Humbolt Pie

Humbolt Summit
Humbolt Summit

Yesterday afternoon, I rode my bike to the top of Humbolt Mountain, elevation 5200 feet, a 3500 ft climb according to Strava.  Sitting atop the summit is a radar tower, most likely a key component of the southwestern air traffic control grid.  It was a hot afternoon and I was angry.  What better way to cool off than riding up a mountain?

A few hours earlier, I had received a call from the Crims VP of Development, informing me that my position was being eliminated for strategic reasons.  In other words, I was being laid off.  My first reaction was relief, because for the past few weeks I had been ruminating over how to quit working for that company on good terms.  A few hours later, and even now, I’m feeling hurt and angry.  In fifty odd years in the workforce, never before had I been laid off.  That only happened to other people; I was too valuable. I was proud.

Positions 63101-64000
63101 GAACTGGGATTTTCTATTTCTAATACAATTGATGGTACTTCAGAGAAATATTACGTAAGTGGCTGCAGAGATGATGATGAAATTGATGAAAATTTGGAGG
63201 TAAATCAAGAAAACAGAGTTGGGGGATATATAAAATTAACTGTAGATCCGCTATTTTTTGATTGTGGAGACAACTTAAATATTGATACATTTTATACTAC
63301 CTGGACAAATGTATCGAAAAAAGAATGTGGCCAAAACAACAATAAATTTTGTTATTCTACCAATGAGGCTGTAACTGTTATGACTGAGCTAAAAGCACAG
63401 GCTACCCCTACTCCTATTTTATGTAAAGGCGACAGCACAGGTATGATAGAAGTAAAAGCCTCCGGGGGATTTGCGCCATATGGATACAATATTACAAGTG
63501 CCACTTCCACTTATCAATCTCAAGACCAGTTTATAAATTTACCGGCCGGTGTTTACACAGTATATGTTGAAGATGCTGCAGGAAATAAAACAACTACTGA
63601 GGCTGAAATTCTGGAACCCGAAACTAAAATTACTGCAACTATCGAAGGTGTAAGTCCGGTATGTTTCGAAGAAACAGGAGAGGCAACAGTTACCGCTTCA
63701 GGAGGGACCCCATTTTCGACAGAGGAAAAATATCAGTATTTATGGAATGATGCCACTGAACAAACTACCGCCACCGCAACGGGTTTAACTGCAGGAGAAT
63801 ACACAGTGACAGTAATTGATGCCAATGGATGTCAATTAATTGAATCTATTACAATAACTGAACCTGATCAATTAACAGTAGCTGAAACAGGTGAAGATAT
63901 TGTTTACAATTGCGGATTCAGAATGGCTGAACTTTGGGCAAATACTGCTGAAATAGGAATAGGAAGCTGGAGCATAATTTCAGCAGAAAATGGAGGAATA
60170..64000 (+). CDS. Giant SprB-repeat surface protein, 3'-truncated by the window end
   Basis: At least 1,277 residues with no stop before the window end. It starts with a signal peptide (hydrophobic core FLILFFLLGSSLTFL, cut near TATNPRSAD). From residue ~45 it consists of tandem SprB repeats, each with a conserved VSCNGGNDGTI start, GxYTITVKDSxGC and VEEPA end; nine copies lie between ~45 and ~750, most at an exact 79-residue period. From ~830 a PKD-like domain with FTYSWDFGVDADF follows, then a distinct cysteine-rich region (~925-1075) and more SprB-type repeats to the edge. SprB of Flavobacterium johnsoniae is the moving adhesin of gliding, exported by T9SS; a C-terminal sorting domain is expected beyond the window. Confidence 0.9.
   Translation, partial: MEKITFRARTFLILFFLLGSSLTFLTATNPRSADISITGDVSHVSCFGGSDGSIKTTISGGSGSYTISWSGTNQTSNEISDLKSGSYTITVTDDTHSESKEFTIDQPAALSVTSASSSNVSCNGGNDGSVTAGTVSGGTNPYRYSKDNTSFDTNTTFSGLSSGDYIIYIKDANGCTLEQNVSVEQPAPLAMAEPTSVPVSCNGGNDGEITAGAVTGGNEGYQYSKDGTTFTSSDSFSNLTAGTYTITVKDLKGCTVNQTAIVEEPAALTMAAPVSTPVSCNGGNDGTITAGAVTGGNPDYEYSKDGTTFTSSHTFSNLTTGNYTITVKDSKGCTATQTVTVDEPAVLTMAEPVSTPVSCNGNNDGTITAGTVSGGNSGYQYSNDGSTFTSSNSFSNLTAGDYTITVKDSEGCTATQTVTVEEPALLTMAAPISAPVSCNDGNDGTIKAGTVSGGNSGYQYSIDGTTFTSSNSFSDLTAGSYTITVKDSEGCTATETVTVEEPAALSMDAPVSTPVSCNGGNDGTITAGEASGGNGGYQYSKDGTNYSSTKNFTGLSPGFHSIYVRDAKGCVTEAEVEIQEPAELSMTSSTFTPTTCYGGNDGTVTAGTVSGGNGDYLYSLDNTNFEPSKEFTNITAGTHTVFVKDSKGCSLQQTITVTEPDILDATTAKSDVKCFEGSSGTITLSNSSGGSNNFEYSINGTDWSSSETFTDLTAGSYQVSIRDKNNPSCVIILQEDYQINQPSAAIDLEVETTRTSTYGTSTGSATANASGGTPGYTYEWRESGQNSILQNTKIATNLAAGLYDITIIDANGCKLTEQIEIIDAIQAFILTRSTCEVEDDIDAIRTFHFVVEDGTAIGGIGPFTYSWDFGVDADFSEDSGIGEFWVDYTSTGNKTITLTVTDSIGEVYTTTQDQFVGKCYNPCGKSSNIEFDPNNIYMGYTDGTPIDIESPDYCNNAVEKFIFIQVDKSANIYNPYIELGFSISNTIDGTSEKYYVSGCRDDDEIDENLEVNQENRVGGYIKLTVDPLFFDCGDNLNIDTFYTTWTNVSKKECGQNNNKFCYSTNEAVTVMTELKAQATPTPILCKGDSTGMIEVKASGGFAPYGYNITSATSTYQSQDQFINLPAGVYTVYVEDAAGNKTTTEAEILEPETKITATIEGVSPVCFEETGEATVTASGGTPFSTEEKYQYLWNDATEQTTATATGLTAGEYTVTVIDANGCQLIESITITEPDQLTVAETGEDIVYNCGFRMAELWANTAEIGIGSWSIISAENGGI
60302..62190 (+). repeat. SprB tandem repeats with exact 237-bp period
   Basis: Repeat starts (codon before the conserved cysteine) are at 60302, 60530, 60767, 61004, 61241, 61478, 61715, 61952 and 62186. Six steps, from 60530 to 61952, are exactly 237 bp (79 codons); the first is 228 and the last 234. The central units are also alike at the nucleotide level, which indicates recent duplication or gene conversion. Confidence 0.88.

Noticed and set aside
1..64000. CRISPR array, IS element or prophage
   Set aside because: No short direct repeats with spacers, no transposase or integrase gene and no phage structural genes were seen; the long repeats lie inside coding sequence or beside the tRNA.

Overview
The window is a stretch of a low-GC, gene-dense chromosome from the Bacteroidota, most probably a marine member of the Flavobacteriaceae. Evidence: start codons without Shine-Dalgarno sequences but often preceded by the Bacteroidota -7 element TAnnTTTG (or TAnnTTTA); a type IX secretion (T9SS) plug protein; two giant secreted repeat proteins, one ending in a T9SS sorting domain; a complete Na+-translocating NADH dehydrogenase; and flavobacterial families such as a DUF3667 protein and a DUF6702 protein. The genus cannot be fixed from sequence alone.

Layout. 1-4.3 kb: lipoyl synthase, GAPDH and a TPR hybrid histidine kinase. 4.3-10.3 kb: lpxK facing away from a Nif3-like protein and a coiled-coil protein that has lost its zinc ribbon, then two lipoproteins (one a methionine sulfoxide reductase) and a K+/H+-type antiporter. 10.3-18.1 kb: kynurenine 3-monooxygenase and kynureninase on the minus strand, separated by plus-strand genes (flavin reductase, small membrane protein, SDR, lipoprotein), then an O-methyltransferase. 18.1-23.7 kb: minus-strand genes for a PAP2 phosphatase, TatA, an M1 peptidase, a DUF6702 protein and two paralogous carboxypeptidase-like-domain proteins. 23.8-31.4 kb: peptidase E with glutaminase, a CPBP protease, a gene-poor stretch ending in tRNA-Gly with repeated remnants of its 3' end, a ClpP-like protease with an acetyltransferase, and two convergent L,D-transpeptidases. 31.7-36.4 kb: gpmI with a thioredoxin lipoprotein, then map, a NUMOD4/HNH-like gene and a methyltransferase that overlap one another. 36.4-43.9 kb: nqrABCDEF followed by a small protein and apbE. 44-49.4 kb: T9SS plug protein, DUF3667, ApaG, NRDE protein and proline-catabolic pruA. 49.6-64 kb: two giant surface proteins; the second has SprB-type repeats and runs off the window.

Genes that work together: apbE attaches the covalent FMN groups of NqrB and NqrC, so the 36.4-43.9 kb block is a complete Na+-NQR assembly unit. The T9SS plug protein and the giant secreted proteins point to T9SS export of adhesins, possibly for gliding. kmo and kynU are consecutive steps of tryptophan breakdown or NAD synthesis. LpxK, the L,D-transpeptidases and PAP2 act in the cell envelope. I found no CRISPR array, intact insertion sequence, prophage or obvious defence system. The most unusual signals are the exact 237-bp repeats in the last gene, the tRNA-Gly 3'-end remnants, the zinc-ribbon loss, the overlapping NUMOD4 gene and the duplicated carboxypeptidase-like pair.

Pride is not a good thing.  In Mere Christianity, one of my favorite authors, C.S. Lewis, talks about pride as the greatest of sins.  After reading the book the first time many years ago, I decided I had learned to replace pride with humility.  When I read the book a second time, the following passage caught my attention:

“If anyone would like to acquire humility, I can, I think, tell him the first step. The first step is to realise that one is proud. And a biggish step, too. At least, nothing whatever can be done before it. If you think you are not conceited, it means you are very conceited indeed.”

So ok, I guess I’m proud, though striving earnestly to savor my humble pie.


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Born in Harrisburg, PA. Undergrad at Drexel University. Learned to ride a bike when six years old, riding ever since. Started cooking when I was in college, stopped when I got married, started again in 2006 when my wife was out of town for a few months. Jobs: worked at post office while in college to earn money to buy a stereo. After grad school, worked at a small software company in Redmond, WA for twelve years. Afterwards, went back to school to get a certificate, then started teaching high school. Still doing that off and on, part time as the need arises.

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